Healthy Isolation, Inner Conflict, Self-Discipline, and Self-Mastery

In a Corner with My Anchor
Manila, 9:17pm

I think one of the most important abilities a person must develop, particularly someone who aspires to make a dent in the world, is the ability to cultivate times of healthy isolation. For me, this is a time to recalibrate from the busy of work of doing back to the deep work of being. It’s a moment to correct my regularly erring perspective, to remind myself of the whys behind my whats, and to repent of my sins, of which there are many (I don’t say that to be self-effacing). Anyone who knows me well will tell you that I’m a bag of conflicting traits. I’m a writer who has a hard time finding the right words during normal conversations, many times saying the perfect wrong thing and causing myself a lot of embarrassment. I’m a disciplined individual, waking up while it’s still dark, exercising regularly, working diligently, yet have a hard time with moderation – If I’m going to do something, I find myself taking it far – which can be great for good activities and bad for things such as my temper, self-pity, and overworking. I can list more contrasts but the point I want to make is beyond a description of my conflict but a reminder of something I wrote about before:


While some may seem less of a contradiction than others, everyone suffers from the ebbs and flows not only of the thoughts, feelings, and conditions within us, but also of the environment and people around us. We all must navigate the great world we live in and our own vast soul. Having contradictions doesn’t make someone more or less special. Contradictions make us human.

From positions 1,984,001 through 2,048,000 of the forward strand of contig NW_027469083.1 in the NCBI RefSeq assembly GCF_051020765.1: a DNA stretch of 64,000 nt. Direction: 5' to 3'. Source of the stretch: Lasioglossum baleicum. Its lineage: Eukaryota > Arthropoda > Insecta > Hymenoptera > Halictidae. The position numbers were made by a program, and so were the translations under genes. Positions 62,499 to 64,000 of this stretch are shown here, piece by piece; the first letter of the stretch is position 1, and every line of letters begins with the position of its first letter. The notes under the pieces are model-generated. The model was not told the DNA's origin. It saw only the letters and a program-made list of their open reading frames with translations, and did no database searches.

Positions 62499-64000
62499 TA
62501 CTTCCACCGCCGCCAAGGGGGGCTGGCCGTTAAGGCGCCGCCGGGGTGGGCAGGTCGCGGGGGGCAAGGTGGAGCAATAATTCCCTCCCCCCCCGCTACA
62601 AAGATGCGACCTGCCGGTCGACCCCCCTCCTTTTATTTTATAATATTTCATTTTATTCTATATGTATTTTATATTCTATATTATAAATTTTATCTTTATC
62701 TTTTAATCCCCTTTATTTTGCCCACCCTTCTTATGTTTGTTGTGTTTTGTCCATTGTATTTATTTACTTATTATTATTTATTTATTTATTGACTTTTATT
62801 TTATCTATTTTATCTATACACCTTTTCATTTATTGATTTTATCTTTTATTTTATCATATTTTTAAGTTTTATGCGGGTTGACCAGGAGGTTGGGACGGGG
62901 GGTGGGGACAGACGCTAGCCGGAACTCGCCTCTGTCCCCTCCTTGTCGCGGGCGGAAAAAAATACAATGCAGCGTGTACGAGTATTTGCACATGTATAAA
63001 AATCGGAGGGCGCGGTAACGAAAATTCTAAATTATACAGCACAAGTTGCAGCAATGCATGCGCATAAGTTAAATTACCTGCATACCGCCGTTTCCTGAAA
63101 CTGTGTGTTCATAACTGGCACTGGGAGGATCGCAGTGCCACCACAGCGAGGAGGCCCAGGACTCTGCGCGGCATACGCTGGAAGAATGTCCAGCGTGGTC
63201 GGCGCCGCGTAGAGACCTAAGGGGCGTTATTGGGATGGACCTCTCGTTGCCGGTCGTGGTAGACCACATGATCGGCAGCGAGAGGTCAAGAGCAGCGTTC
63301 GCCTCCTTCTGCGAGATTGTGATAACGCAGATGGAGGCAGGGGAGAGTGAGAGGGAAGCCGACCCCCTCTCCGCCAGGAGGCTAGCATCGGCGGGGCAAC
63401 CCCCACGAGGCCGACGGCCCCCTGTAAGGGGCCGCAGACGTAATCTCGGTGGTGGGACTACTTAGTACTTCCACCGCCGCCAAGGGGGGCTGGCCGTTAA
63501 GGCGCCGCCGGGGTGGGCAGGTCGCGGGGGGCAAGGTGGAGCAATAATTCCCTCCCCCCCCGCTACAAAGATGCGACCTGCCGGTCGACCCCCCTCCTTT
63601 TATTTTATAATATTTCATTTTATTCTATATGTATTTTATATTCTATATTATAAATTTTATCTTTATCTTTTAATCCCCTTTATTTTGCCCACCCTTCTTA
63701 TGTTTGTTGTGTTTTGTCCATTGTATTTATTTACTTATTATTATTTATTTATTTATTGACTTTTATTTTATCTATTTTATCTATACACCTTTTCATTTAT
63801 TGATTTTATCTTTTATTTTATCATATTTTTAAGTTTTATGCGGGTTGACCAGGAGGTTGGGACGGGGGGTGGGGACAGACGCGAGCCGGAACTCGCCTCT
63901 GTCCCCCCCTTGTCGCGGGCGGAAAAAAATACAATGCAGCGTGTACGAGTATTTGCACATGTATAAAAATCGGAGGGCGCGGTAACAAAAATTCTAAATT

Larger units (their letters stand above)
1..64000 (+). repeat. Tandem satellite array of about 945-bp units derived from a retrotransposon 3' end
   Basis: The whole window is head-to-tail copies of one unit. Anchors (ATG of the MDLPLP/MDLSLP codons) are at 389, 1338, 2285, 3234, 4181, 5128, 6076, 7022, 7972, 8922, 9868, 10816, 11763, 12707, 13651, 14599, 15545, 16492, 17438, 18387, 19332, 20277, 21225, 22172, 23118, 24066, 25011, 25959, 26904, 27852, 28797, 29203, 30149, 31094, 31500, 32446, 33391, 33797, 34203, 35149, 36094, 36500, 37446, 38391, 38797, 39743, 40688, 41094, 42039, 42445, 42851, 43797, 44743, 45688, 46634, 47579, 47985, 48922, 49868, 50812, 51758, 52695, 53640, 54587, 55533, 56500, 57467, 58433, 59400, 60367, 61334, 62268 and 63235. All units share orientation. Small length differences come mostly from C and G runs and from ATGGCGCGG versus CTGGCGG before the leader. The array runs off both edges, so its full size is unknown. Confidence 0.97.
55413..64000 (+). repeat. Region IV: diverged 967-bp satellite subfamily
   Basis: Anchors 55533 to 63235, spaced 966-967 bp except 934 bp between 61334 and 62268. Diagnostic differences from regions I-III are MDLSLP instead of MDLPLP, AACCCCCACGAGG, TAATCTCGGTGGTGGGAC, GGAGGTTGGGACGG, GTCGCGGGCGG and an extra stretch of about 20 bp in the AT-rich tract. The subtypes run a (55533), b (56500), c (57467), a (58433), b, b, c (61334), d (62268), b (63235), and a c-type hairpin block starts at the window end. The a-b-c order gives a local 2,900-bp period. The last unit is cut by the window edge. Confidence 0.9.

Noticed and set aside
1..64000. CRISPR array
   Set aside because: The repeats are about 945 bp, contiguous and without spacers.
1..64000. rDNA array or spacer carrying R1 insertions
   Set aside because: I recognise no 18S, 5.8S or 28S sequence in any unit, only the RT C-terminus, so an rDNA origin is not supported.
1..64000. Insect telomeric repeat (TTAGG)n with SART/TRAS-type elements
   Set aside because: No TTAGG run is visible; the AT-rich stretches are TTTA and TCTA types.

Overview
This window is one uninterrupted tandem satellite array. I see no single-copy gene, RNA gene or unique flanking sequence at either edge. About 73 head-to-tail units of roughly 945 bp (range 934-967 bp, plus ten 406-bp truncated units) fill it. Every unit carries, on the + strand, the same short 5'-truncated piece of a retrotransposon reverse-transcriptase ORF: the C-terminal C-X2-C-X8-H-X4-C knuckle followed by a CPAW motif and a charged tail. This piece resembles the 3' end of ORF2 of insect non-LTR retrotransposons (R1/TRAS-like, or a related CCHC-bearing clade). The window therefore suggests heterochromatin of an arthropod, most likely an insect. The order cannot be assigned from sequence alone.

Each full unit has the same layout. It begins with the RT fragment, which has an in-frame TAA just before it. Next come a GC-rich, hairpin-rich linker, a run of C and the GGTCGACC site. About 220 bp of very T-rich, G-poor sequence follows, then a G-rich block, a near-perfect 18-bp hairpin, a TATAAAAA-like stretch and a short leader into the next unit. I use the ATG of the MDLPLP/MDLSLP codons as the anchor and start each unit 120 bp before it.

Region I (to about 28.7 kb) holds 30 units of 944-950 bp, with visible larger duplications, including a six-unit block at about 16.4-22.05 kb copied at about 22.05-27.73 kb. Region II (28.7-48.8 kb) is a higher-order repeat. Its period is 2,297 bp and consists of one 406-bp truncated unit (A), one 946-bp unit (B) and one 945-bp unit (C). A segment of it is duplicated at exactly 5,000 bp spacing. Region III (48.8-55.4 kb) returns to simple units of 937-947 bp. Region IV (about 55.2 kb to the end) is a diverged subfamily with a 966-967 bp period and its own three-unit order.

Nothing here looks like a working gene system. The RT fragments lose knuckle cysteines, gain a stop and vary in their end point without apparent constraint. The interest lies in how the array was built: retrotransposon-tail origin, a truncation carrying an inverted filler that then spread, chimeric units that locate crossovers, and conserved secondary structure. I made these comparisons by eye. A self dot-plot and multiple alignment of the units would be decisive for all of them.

But they also get us into trouble. They hurt our reputations, our reliability, and our ability to be consistent, which is an important part of success and growth in anything.

So while we all have inner conflict, we must all strive towards SELF-MASTERY, and we do this through the practice of SELF-DISCIPLINE.

As we do something in a disciplined manner, we develop mastery of that thing. It’s the same with life.

When we are faced with frustration, and if we react to it, we reinforce the power of circumstances over us. But if we don’t react, if we pause and chart a wise response, we increase our power over circumstances.

If we are afraid and we let the fear dictate our next steps, we allow fear to define our decisions, and fear has a great way of making our decisions smaller and more selfish. But if we face the fear, we strengthen our character and in the process develop courage.

If we are faced with injustice, and all we do is grumble and complain without taking on the responsibility of our part, then not only are we useless to Justice but a partner of Injustice for it is unjust to hold others accountable for what we ourselves have failed to fulfill. But if we aim the judgement on ourselves, focusing on the plank in our eye instead of the spec in another’s, we find that we become agents of beautiful change, not because we are self-righteously attacking the wrong in others, but humbly dealing with the wrong in ourselves.

These examples are hard and I have to admit I have a long way to go when it comes to responding properly instead of reacting, but with the practice of self-discipline, I believe that self-mastery is achievable.